Residents of Brisbane have a complex relationship with weather. As the capital of the Sunshine State, weather is an integral part of the city’s cultural identity. Weather deeply affects the mood of the city – from the excitement of scantily clad partygoers on balmy December evenings and late February’s lethargy, to the deepening anxiety that emerges after 100 days of rain (or more commonly, 100 days without rain).

With a brief nod to the city’s – now decommissioned – iconic MCL weather beacon, Grateful Fateful Sunshine Rain taps into this aspect of Brisbane’s psyche with poetic, illuminated visualisations of real-time weather forecasts issued by the Bureau of Meteorology.

Each evening, the artwork downloads tomorrow’s forecast from the Bureau of Meteorology website. Data including, current local temperature, humidity, wind speed & direction, precipitation (rain, hail etc), are used to generate a lighting display that conveys how tomorrow will feel.

The artwork’s background colour indicates the expected temperature – from cold blues through mild pastel pinks and blues to bright hot oranges and reds.

  • Kukki_fish_lane_cold_with_cloud
  • Kukki_fish_lane_hot_with_storm
  • Kukki_fish_lane_very_cold_2
  • Kukki_fish_lane_view_from_grey_street
  • Kukki_fish_lane_view_down_the_lane
  • Kukki_fish_lane_warm_with_cloud_and_rain
  • Kuuki_fish_Lane_very_cold

White fluffy clouds roll across the artwork if cloud is predicted. The density of these clouds indicates the level of cover whilst movement indicates expected wind speed and direction. Clouds moving up the artwork show Southerly winds. Clouds moving left to right show Westerly winds. Brisbane’s prevailing south and north-easterly breezes move diagonally across the artwork from these directions.

If rain is predicted, sparkles of white light will appear on top of whichever background colour is chosen for the next day’s temperature. Sparkles appear constantly before wet, drizzly days, and intermittently if scattered showers are predicted. Intermittent, but more intense sparkles appear before rain storms or thunderstorms.

Cold days create chilly blue lights. Triangular cracks of icy white light move across the surface on very cold days, to mimic ice forming and cracking. What is ‘very cold’ is relative to Brisbane’s usually mild – warm weather. Unlike northern Europeans acclimatised to chilly temperatures, Brisbane residents may feel icy cold on days with a maximum temperature of 15 degrees. The ice pattern will trigger on such days when Brisbane residents take advantage of the rare opportunity to wear jackets – even if European tourists in the city are still wearing shorts.

On very hot days the light glows red-hot, and literally pulses. There is no way to acclimatise to these temperatures. It’s just plain uncomfortable.

This type of weather often brings severe storms to the city. Strong winds and destructive hail-stones can cause huge amounts of damage. The sky often turns an ominous shade of green before hail-storms. If severe storms are predicted the white sparkles that usually indicate rain are rendered in a bright, light green.

For the most part though, Brisbane is paradise. Perfectly positioned between the Coral and Tasman Seas, the city enjoys temperate breezes and big, blue skies almost every day. During autumn and early spring the city enjoys beautiful mild days, with refreshing breezes that are a joy to experience. This is our favourite kind of Brisbane weather, so we’ve made this lighting pattern especially beautiful. Soft, pale pastel aqua and pink background colours, with light fluffy slow moving clouds, reflect the feelings these days can bring.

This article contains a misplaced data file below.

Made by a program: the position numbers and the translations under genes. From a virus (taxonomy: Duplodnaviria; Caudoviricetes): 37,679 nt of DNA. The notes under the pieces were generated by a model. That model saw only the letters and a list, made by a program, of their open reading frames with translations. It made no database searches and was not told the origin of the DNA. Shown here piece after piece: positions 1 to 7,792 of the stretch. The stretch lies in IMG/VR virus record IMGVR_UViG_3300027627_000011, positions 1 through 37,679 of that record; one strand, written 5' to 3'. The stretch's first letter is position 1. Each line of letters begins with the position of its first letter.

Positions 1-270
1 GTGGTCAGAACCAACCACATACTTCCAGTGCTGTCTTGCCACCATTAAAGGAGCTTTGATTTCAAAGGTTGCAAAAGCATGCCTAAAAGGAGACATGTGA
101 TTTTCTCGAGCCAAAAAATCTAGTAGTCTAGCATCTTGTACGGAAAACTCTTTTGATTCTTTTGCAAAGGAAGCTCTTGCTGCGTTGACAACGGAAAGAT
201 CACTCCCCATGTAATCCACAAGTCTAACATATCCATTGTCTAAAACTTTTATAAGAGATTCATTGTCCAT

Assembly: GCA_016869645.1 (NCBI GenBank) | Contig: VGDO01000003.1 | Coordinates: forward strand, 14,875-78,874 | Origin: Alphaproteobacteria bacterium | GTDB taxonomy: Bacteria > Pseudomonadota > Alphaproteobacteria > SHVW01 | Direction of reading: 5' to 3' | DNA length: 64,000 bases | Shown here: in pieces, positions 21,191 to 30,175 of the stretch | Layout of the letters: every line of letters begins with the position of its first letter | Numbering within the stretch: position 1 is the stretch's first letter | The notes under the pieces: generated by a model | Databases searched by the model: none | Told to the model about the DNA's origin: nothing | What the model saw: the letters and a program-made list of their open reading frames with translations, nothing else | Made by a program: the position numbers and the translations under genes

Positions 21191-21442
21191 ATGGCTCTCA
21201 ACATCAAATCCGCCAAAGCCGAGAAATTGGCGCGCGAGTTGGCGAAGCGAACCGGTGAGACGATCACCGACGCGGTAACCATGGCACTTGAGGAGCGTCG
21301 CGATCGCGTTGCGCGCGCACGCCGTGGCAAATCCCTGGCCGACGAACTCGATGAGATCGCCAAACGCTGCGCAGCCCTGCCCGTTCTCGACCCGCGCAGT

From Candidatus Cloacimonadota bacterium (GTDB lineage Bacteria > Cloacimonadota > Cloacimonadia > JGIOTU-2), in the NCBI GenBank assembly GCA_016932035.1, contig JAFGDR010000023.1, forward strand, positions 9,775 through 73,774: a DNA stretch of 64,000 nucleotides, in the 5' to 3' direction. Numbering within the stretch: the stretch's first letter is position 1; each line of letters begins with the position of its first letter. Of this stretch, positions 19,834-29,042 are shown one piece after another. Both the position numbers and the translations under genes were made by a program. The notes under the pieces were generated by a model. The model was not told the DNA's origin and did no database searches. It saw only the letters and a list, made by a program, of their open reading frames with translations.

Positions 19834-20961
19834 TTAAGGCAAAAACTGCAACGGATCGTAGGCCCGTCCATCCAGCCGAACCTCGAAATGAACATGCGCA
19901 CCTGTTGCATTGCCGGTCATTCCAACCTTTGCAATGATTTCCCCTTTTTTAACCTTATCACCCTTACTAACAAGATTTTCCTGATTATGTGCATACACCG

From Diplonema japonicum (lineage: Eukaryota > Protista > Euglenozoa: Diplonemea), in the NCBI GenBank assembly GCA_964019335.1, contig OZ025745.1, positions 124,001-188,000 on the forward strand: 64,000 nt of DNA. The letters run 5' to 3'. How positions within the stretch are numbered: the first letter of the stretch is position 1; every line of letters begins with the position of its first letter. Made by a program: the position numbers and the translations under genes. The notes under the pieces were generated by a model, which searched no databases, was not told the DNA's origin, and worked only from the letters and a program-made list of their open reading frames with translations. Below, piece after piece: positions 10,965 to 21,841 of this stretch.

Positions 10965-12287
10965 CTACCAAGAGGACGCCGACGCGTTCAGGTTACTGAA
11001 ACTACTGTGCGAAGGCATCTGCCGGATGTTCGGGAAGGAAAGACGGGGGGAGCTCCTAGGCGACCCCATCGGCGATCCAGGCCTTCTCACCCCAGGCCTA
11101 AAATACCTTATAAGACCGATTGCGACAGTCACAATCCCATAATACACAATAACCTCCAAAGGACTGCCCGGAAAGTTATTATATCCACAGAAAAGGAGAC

All this information is summarised in the quick look up table below. Effects representing temperature, precipitation, wind and cloud data are overlaid to create lighting patterns that are unique each day.


  • Very cold temperatures (max temp <10 degrees) – deep blue + patterns of white panels fading on and off
  • Cold temperatures (max temp <16 degrees) – blue colour light
  • Mild temperatures (18 – 26 degrees) – pale pastel aqua and pink light
  • Warm temperatures (26 – 32 degrees) – light amber and pink light
  • Hot temperatures (32 – 38 degrees) – orange, red and magenta light
  • Very hot temperatures (38 + degrees) – red and magenta throbbing light


  • % predicted cloud cover – correlates to amount of white cloud puffs.  Note: % of artwork surface covered by white / grey cloud puffs is slightly less than the % cloud cover predicted to ensure that on days of 100% cover, the colours relating to predicted temperatures may still be seen.


  • Speed of cloud movement – reflects predicted wind speed
  • Direction of movement – reflects wind direction.


  • A shower or two – intermittent soft sparkles of white light
  • A few showers – intermittent soft sparkles of white light
  • Thunderstorms – intermittent, intense sparkles of white light
  • Drizzle – consistent, soft sparkles of white light slowly fading on and off
  • Rain (heavier and for most of the day) – consistent, more dense sparkles of white light that fade on and off more quickly


Grateful Fateful Sunshine Rain is a Kuuki Production, realise by:  

Concept – Priscilla Bracks & Gavin Sade
Visual design – Priscilla Bracks
Lighting design – Priscilla Bracks, Gavin Sade, Glen Wetherall
Programming – Gavin Sade and Glen Wetherall
Manufacturing – Albert Smith Signs Pty Ltd (acrylic front panels hand crafted by Michael Kouner)
Installation – State Wide Signs Pty Ltd
Project management – Priscilla Bracks

Made with Processing and Philips ColorKinetics.